In creation, because all things were made through Christ and for him cf. In fact, Jesus was born in a family; he began to work his signs at the wedding of Cana and he announced the meaning of marriage as the fullness of revelation that restores the original divine plan Mt At the same time, however, he put what he taught into practice and manifested the true meaning of mercy, clearly illustrated in his meeting with the Samaritan woman Jn 4: The words of eternal life, which Jesus gave to his disciples, included the teaching on marriage and the family.
In the beginning, there is the original family, when God the Creator instituted the first marriage between Adam and Eve as the solid foundation of the family. God not only created human beings male and female Gen 1: This union was wounded by sin and became the historical form of marriage among the People of God, for which Moses granted the possibility of issuing a bill of divorce cf.
This was the principal practice in the time of Jesus. Jesus, who reconciled all things in himself, restored marriage and the family to their original form Mk Marriage and the family have been redeemed by Christ Eph 5: The spousal covenant, originating in creation and revealed in the history of salvation, receives its full meaning in Christ and his Church. Through his Church, Christ bestows on marriage and the family the grace necessary to witness to the love of God and to live the life of communion.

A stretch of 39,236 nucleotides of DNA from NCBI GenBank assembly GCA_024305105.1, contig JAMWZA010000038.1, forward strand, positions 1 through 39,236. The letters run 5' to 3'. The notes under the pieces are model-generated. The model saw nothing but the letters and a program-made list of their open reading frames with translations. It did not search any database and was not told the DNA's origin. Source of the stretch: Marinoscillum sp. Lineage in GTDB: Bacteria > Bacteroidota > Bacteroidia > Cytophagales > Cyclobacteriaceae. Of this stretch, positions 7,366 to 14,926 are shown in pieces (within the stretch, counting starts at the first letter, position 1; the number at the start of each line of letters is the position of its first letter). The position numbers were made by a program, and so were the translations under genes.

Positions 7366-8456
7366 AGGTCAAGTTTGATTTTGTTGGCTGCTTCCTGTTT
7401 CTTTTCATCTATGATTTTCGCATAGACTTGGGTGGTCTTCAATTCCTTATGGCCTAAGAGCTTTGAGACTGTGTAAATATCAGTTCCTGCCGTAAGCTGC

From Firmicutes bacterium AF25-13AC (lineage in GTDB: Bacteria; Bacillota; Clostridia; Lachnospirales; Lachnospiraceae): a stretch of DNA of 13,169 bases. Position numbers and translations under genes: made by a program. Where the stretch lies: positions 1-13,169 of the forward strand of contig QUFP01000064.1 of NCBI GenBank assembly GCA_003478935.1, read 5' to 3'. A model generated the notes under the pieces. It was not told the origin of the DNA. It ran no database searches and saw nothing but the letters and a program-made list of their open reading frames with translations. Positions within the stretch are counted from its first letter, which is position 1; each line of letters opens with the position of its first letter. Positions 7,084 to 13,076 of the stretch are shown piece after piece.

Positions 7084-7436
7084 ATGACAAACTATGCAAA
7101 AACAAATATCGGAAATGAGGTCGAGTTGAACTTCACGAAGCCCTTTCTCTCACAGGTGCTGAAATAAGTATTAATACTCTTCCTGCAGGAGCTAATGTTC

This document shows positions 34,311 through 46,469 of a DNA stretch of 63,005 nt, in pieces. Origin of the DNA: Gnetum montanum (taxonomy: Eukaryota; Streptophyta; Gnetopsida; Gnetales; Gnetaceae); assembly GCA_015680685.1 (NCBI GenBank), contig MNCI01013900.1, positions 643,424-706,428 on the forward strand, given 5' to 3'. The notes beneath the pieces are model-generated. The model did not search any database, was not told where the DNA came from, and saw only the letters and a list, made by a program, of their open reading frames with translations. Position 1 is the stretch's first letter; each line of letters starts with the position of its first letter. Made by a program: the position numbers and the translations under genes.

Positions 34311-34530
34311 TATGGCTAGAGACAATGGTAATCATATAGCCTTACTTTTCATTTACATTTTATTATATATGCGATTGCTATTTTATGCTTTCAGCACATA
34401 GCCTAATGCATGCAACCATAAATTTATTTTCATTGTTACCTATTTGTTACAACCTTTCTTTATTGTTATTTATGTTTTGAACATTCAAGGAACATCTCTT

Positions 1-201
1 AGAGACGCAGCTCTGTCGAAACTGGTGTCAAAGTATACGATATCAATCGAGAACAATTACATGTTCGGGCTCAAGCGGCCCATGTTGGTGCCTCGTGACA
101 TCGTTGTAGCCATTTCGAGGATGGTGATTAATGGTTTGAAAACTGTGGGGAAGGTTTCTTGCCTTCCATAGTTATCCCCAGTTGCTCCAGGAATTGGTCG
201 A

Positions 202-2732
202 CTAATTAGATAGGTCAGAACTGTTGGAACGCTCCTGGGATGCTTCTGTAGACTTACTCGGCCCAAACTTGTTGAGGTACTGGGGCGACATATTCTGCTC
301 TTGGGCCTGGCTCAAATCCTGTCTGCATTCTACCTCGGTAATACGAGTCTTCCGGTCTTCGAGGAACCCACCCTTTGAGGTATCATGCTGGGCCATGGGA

The Gospel of the Family spans the history of the world from the creation of man in the image and likeness of God cf.
One of the highest expressions of this teaching was proposed by the Second Vatican Council, in the Pastoral Constitution Gaudium et Spes, which devotes an entire chapter to promoting the dignity of marriage and the family cf. Gaudium et Spes, This document defined marriage as a community of life and love cf. Gaudium et Spes, 48 , placing love at the center of the family and manifesting, at the same time, the truth of this love in counter distinction to the various forms of reductionism present in contemporary culture.
Furthermore, Gaudium et Spes, 48, emphasizes the grounding of the spouses in Christ. In the Incarnation, he assumes human love, purifies it and brings it to fulfillment and gives to the spouses, with his Spirit, the capacity to live that love, permeating every part of their lives of faith, hope and charity.
In this way, the bride and groom are, so to speak, consecrated and, through his grace, they build up the Body of Christ and are a domestic church cf. Deus Caritas Est, 2. Moreover, in his Encyclical Caritas in Veritate, he emphasizes the importance of love as the principle of life in society cf.
Faith is no refuge for the fainthearted, but something which enhances our lives. It makes us aware of a magnificent calling, the vocation of love. Mutual self-giving in the Sacrament of Marriage is grounded in the grace of Baptism, which establishes the foundational covenant of every person with Christ in the Church. So, in faith it is possible to assume the goods of marriage as commitments which are more sustainable through the help of the grace of the Sacrament.